Maximizing Your Returns in a Fluctuating Interest Rate Environment
The high-interest rate environment is undoubtedly challenging both for silver investors as well as the broader equities sector. However, signs that the Federal Reserve is now coming close to the end of its series of hikes have given the price of silver a real boost recently, with the price climbing up towards $25 an ounce.
The prospect of the peak of the rate hike cycle allied to an underlying fundamental case that has remained very strong throughout the recent difficult macroeconomic environment points to a silver price with plenty of potential to climb significantly higher and ultimately reach the $30 an ounce threshold touched only a handful of times in the metal’s long trading history.
One way for an investor to get the best of both worlds is to buy Kinesis silver KAG. This silver-backed asset offers the security of a physically-backed digital currency and combines it with a monthly yield that is paid to users for holding and spending the precious metal via their card.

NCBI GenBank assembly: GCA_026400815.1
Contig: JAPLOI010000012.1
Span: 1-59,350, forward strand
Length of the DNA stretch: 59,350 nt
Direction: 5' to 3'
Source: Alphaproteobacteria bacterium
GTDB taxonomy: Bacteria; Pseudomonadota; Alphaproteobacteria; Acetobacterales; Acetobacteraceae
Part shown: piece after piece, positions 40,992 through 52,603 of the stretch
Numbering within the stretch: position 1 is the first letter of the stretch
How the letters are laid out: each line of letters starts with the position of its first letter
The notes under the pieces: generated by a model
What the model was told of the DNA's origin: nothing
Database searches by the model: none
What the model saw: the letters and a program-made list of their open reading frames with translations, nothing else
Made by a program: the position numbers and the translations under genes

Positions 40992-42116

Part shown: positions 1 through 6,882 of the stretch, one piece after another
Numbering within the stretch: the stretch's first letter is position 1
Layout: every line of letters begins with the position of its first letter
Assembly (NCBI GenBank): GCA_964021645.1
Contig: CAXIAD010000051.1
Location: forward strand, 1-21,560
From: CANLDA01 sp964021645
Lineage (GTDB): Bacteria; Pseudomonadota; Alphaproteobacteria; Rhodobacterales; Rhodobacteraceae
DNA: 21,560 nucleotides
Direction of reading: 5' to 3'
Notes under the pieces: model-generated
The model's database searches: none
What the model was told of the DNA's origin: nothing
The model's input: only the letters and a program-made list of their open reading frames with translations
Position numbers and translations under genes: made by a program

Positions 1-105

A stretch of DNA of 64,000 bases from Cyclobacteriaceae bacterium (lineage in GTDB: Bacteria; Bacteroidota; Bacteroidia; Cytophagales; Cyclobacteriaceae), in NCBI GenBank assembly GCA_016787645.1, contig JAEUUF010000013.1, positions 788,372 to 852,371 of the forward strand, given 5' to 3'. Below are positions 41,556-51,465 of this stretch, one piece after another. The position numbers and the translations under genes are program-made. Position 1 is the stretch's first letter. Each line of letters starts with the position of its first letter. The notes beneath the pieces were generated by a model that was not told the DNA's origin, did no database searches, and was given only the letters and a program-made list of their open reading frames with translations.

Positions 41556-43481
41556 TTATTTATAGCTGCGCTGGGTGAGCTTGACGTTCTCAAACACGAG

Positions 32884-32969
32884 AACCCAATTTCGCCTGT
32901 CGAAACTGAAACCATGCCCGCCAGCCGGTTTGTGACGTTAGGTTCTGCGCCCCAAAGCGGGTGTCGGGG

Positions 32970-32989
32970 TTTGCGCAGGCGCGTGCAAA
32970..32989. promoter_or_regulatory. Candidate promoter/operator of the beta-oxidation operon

KAG successfully removes the single biggest obstacle to silver ownership, the physical metal’s lack of yield, and offers a product that has the potential to deliver a return irrespective of the fluctuations of interest rates. A winning combination in every macroeconomic environment.
This publication is for informational purposes only and is not intended to be a solicitation, offering or recommendation of any security, commodity, derivative, investment management service or advisory service and is not commodity trading advice. This publication does not intend to provide investment, tax or legal advice on either a general or specific basis.